About: Spin–lattice relaxation is a research topic. Over the lifetime, 8133 publications have been published within this topic receiving 155446 citations.
Papers published on a yearly basis
TL;DR: In this article, a model-free approach to the interpretation of nuclear magnetic resonance relaxation experiments on macromolecules in solution is presented, which uses the above spectral density to least-squares fit relaxation data by treating S/sup 2 and T/sub e/ as adjustable parameters.
Abstract: A new approach to the interpretation of nuclear magnetic resonance relaxation experiments on macromolecules in solution is presented. This paper deals with the theoretical foundations and establishes the range of validity of this approach, and the accompanying paper demonstrates how a wide variety of experimental relaxation data can be successfully analyzed by using this approach. For both isotropic and anisotropic overall motion, it is shown that the unique imformation on fast internal motions contained in relaxation experiments can be completely specified by two model-independent quantities; (1) a generalized order parameter, S, which is a measure of the spatial restriction of the motion, and (2) an effective correlation time, T/sub e/, which is a measure of the rate of motion. A simple expression for the spectral density involving these two parameters is derived and is shown to be exact when the internal (but not overall) motions are in the extreme narrowing limit. The model-free approach (so called because S/sup 2/ and T/sub e/ have model-independent significance) consists of using the above spectral density to least-squares fit relaxation data by treating S/sup 2/ and T/sub e/ as adjustable parameters. The range of validity of this approach is illustrated by analyzing error-free relaxationmore » data generated by using sophisticated dynamical models. Empirical rules are presented that allow one to estimate the of S/sup 2/ and T/sub e/ extracted by using the model-free approach by considering their numerical values, the resonance frequencies, and the parameters for the overall motion. For fast internal motions, it is unnecessary to use approaches based on complicated spectral densities derived within the framework of a model because all models that can give the correct value of S/sup 2/ work equally well.« less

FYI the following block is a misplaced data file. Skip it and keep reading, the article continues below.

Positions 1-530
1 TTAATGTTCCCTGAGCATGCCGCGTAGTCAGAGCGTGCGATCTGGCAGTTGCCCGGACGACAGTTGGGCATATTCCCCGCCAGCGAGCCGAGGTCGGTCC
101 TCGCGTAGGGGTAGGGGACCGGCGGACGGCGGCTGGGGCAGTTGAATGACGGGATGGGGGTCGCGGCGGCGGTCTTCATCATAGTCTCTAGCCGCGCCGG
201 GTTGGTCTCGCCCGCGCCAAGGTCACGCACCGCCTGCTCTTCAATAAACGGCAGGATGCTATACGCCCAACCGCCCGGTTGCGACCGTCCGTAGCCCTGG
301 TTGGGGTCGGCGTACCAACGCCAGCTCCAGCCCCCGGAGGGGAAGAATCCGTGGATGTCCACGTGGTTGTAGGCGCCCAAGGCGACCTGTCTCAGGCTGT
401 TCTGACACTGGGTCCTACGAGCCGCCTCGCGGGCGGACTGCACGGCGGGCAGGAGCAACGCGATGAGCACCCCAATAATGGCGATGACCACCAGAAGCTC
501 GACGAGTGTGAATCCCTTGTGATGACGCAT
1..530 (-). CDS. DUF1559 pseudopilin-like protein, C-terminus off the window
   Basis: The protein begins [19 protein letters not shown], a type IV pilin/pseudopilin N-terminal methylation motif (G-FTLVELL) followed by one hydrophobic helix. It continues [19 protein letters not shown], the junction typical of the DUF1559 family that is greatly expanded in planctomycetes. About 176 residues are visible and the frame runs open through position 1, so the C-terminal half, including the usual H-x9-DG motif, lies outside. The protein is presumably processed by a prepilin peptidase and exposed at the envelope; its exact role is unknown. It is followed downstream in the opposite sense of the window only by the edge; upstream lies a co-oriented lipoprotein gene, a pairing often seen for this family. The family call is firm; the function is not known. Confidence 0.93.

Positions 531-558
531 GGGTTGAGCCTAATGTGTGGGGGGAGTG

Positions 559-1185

TL;DR: In this article, a quasi-Newton method is used to simultaneously relax the internal coordinates and lattice parameters of crystals under pressure, and the symmetry of the crystal structure is preserved during the relaxation.
TL;DR: In this paper, the effect of spin-orbit coupling on the usual band theory of electrons in a lattice is considered, and particular attention is given to the bands in impurity semiconductors with diamond-type structure.
Abstract: The effect of spin-orbit coupling on the usual band theory of electrons in a lattice is considered. Particular attention is given to the bands in impurity semiconductors with diamond-type structure. $g$-values are calculated for electron states typical of various possible cases and it is found that different values are obtained according as to whether the Fermi level is near or distant from a band degeneracy. The spin-lattice relaxation time is calculated so that the effect of spin-orbit coupling on the wave functions is included, and times in fair agreement with those observed in silicon and alkali metals are obtained.
TL;DR: The results provide a useful reference for optimization of pulse sequence parameters for MRI at 3 T and the phenomenological MT parameter, magnetization transfer ratio, MTR, was lower by approximately 2 to 10%.
Abstract: T1, T2, and magnetization transfer (MT) measurements were performed in vitro at 3 T and 37 degrees C on a variety of tissues: mouse liver, muscle, and heart; rat spinal cord and kidney; bovine optic nerve, cartilage, and white and gray matter; and human blood. The MR parameters were compared to those at 1.5 T. As expected, the T2 relaxation time constants and quantitative MT parameters (MT exchange rate, R, macromolecular pool fraction, M0B, and macromolecular T2 relaxation time, T2B) at 3 T were similar to those at 1.5 T. The T1 relaxation time values, however, for all measured tissues increased significantly with field strength. Consequently, the phenomenological MT parameter, magnetization transfer ratio, MTR, was lower by approximately 2 to 10%. Collectively, these results provide a useful reference for optimization of pulse sequence parameters for MRI at 3 T.